29 April 2015

This post reviews mechanisms for obtaining metadata from AWS for an EC2 instance that is starting. The instance is assumed to be starting in response to a CloudFormation event, so there is metadata associated with the CloudFormation stack as well as the EC2 instance that we retrieve.


During EC2 instance startup, it would be convenient to have information about the context in which an instance is operating so that it can configure itself for operation correctly. This information is available from external sources and can be obtained using different mechanisms for different pieces of data. There can't be only one.


The good news is that AWS comes with the tools to obtain the metadata. The less salubrious news is that there is no simple step to grab the metadata and make it available to the instance. So, situation normal. The tools that we will be using to grab the metadata include:

  • the EC2 reflection interfaces at
  • the AWS CLI tools
  • the CloudFormation helper cfn-get-metadata

This post will be addressing the mechanisms used in this Gist which extracts the metadata available for an EC2 instance and its stack.

Using the EC2 reflection interfaces

Amazon Web Services (AWS) Elastic Compute Cloud (EC2) instances are virtual machines that are booted within the AWS cloud and available to the account that started the instance. As part of the startup, information about the running instance is made available to the instance through a special endpoint: that provides simple GET access to the values.

The available information is described in the AWS documentation

This information is available to anyone making an HTTP GET request from the host itself. This information is not visible outside the instance. Some of this information is available through other mechanisms as well, an suitable security considerations should be observed. Such as not including sensitive content in User Data, for example.

Using the AWS CLI tools

The AWS CLI tools are available on the Ubuntu systems by installing the Python ‘awscli’ package (pip awscli). These tools can be executed from either the EC2 host or any external host as well. This means that authentication and authorization are required to successfully use these tools.

Authentication is provided by any of several different mechanisms. If the tool is invoked from an EC2 instance that has been imbued with an IAM role, then that role provides the authorization for accessing information via the command. Otherwise, the AWS Access Key ID and AWS Secret Access Key values (created with the IAM user account), along with the AWS region information should be used. These values can be placed in the AWS config file (~/.aws/config) or can be used directly on the command line. Use on the command line is discouraged since those values are visible to anyone logged on.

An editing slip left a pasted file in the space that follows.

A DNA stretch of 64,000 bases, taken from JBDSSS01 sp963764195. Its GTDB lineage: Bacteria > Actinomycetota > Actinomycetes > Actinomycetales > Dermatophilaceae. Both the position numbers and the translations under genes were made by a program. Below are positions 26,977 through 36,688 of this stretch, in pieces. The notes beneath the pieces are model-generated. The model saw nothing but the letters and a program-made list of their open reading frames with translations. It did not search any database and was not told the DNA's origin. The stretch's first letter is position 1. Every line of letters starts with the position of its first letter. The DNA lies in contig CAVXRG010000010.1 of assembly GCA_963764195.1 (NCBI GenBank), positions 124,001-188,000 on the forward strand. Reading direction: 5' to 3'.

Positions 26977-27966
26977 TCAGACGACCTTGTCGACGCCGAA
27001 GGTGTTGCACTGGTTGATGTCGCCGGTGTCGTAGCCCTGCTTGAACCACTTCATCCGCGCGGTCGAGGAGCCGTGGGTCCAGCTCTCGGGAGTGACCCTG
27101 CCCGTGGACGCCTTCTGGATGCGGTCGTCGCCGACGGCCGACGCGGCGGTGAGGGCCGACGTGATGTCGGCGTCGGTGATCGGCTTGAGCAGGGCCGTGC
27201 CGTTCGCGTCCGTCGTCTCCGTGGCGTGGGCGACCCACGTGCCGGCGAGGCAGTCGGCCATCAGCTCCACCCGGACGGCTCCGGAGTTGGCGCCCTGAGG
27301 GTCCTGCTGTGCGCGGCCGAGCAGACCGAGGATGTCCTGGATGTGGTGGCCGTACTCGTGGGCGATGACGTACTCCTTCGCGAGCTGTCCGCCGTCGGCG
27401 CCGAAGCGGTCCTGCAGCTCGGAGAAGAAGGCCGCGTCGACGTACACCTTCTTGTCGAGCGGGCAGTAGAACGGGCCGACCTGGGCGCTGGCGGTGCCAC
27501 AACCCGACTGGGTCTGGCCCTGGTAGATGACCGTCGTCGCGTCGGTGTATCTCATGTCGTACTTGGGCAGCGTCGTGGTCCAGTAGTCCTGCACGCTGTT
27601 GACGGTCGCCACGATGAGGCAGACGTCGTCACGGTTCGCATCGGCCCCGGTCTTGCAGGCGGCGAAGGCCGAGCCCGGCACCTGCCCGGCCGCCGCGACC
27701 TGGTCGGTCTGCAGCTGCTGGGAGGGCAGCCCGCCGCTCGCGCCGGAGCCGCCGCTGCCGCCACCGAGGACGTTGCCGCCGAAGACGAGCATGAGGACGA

Using the CloudFormation helper tools

The Cloud Formation helper script cfn-get-metadata is used to gather the stack metadata. This helper script is installed using one of the mechanisms described in the AWS help pages. When creating a stack with Cloud Formation, this is usually done with the User Data script ensuring this occurs before the instance is made available.

Anatomy of the code

The Gist code here is described below.

What needs to be loaded first

The network interface needs to be present and running for the reflection interface to be used.

The AWS CLI tools need to be installed and authorization provided – either using the Access ID and Secred, or an IAM role – for these tools to be used. They require that the python package manager pip is installed as well.

The Cloud Formation scripts need to be installed in order to use them to access metadata about the AWS resources.

Where the results go

Lines 1 through 9 of the Gist locate and create a working directory and name output files to hold the information gathered about the instance and the stack. This is simple bash script code.

Getting metadata for the current instance

Data about the current insance is gathered using the AWS CLI tool. In order to access this data, we need to know the AWS InstanceId. We can obtain the instance Id using the reflection interface.

Lines 10 through 14 show how we determine the instance Id value. First we setup the use of curl for accessing the data URL, and then make a GET call to the /latest/meta-data/instance-id location. We store the returned value both locally in a shell variable as well as writing it to a file named instanceid.

Lines 16 through 19 show a call to the AWS CLI to aws ec2 describe-instances which returns JSON formatted data for all of the available instances. The jq command is then used to select only the portion of the data that describes the current instance and stores that into the instancedata.json file.

Extracting values from the metadata

Lines 21 through 24 show how the Availability Zone, Stack Id, and Logical Id values are taken from the instance data we just obtained. This is all done using queries of the jq command on the instance data.

Lines 26 through 30 show how we extract the region from the availability zone. This assumes that the region is simply the zone with the last character truncated.

Getting metadata for the CloudFormation stack

Once we have obtained the Stack Id, Logical Id, and Region from the instance data, then we can use those values to obtain the stack data using the CloudFormation script cfn-get-metadata script. This is shown on Lines 43 and 44.

Note that we need to strip the double quotes from the values we obtained from the instance data. We do that here by simply executing eval echo $value.

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